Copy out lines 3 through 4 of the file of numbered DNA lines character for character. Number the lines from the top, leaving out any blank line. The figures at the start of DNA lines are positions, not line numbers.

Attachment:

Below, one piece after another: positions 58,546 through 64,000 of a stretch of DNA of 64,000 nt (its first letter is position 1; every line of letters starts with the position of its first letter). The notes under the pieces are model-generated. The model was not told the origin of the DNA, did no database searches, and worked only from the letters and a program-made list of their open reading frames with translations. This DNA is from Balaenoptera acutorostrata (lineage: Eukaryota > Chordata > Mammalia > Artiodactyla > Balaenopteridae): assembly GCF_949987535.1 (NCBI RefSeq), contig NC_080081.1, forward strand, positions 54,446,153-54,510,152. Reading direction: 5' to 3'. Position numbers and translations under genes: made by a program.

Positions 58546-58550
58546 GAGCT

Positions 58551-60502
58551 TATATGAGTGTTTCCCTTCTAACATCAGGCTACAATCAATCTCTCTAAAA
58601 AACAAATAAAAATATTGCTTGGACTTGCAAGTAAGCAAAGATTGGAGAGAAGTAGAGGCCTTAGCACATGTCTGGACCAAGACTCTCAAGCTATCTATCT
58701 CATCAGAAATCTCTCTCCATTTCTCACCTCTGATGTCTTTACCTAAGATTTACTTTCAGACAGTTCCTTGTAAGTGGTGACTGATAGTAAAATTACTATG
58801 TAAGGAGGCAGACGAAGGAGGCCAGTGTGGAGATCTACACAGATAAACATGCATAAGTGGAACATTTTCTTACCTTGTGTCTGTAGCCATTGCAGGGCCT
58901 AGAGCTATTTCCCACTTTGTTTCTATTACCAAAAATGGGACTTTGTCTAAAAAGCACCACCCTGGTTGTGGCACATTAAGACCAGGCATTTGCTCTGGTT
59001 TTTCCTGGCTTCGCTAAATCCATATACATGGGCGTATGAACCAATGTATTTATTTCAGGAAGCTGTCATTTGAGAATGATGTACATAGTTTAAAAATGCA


58546 GAGCT

Positions 58551-60502